In Which: People Respond to Incentives (and Patients Die) [RETRACTED]

899 - Drugs

UPDATE: Commenter JohnM points out that the source for this story is a satirical website. I checked, and sure enough it even says “Earth’s Finest Medical Satire News Website” right at the top of the page.

896 - Satire

Obviously, I’m incredibly embarrassed. I put a lot of thought and effort into a story that is 100% fake. I’ve been tricked on the Internet before (who hasn’t?) but never so thoroughly. I was strongly tempted to delete this post and pretend it had never happened, but in the interests of transparency, I’ve decided to just add this note but otherwise leave it up in all its humiliating glory.

The discipline of economics has lost a lot of prestige since the start of the Great Recession, and there’s some validity to that.1 In addition, everyone writing about cognitive biases and irrational behavior likes to pound on economists for their assumption that humans are fundamentally rational agents. There’s even a snarky term for it: Homo economicus. Sneering at economists and their silly, unrealistic models of human behavior can be taken too far, however. The reality is that economists and their assumptions of human rationality actually do provide some pretty useful insights into human nature. Far and away the most useful of these can  be distilled into a simple mantra: people respond to incentives.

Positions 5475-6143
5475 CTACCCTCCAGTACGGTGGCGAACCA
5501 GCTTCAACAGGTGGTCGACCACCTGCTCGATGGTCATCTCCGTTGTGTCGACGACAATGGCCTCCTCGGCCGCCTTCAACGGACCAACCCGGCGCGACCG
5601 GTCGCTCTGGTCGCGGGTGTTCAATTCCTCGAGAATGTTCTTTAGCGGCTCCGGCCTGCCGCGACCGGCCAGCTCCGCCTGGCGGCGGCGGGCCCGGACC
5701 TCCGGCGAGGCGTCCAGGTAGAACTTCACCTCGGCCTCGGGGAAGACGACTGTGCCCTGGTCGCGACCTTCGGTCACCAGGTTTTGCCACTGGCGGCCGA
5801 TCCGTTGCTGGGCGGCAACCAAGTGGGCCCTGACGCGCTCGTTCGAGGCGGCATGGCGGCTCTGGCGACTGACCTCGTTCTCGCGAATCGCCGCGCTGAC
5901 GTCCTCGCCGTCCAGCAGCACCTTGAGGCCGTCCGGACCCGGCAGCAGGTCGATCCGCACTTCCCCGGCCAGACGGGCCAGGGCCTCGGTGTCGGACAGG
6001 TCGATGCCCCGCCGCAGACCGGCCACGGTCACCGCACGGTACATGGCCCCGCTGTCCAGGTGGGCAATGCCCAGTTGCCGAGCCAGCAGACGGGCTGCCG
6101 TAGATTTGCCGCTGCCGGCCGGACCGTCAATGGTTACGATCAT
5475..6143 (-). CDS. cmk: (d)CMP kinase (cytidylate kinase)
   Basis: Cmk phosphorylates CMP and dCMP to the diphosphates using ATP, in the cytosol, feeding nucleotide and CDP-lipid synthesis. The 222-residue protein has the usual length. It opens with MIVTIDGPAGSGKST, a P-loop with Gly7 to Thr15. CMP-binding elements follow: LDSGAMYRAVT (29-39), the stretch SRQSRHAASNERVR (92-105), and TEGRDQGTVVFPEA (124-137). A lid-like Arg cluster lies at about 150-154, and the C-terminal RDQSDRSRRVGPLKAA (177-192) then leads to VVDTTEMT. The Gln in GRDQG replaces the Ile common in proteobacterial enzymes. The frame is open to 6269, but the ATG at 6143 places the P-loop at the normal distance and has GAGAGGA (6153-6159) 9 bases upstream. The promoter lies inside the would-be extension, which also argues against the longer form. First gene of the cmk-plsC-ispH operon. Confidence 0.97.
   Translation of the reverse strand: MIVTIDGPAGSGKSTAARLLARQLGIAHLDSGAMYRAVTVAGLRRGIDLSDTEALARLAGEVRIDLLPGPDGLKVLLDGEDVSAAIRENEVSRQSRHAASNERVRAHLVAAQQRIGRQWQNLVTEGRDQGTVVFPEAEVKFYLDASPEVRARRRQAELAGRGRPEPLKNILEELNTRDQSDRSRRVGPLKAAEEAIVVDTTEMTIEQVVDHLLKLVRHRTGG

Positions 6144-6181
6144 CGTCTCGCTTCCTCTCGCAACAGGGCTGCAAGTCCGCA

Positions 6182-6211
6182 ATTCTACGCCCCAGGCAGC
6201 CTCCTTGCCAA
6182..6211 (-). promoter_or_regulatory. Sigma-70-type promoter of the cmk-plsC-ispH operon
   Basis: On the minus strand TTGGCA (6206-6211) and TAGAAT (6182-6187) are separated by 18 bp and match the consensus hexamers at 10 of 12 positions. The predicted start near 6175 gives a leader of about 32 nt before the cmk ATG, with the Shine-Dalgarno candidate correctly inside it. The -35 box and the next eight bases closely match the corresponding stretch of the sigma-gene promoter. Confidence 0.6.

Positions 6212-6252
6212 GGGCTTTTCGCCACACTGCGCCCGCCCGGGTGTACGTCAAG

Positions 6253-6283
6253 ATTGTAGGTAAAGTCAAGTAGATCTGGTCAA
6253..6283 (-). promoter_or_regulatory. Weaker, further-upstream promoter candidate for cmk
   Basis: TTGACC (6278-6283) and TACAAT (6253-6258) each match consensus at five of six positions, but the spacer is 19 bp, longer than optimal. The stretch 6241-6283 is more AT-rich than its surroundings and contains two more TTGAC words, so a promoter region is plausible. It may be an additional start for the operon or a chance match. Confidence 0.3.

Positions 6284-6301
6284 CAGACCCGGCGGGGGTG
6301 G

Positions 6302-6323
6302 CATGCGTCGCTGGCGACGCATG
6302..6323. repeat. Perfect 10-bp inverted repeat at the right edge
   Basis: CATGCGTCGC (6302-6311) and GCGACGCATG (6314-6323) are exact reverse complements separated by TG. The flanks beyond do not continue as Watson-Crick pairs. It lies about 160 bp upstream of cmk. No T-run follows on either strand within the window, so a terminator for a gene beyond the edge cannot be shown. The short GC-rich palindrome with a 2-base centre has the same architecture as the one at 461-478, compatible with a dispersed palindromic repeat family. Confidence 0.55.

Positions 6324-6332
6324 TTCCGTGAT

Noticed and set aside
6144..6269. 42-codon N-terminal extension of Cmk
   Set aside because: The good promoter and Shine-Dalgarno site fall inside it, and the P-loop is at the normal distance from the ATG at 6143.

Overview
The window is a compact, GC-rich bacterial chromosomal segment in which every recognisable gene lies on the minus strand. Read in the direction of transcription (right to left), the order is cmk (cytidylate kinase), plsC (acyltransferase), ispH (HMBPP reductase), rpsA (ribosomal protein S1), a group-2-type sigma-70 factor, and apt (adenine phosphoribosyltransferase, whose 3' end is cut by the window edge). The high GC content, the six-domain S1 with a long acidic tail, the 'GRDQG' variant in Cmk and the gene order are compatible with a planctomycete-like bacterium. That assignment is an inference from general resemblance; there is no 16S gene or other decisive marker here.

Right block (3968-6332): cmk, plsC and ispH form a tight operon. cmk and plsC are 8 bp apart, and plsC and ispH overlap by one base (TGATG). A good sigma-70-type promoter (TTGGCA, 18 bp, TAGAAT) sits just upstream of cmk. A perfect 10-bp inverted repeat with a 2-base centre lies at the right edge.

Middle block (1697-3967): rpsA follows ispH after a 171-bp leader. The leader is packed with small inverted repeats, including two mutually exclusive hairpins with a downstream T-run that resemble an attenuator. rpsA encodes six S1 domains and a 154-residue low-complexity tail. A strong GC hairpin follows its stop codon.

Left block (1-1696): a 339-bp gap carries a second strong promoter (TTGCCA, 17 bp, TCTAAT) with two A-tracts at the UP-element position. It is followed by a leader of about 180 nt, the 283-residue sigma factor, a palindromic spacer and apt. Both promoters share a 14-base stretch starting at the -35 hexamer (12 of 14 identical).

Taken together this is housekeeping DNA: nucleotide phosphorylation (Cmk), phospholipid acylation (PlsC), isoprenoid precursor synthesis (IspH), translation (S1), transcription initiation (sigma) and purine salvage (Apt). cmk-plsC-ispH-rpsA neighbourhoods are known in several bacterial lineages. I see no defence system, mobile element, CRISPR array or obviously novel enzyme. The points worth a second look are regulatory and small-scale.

This is one of those things that seems obvious right up until you realize that it isn’t. Or, rather, that people (other than economists in particular) are really, really bad at keeping it in mind. Ergo, you get absolutely crazy ideas like paying doctors based on patient satisfaction. Now, if you’d asked an economist about that plan, they could have told you pretty quickly that it was a Bad Idea. But, since nobody bothered to ask an economist2, the study went right on ahead until someone looked at the preliminary data and realized that it had more than doubled patient mortality. Yes: this policy increased deaths by 238%. Oops.

Why? Because people respond to incentives. And so if you pay doctors for, in effect, how happy they make their patients than doctors will alter their behavior to make patients happier. Which, as it turns out, might not make them healthier. Or, you know, alive at all. Some examples: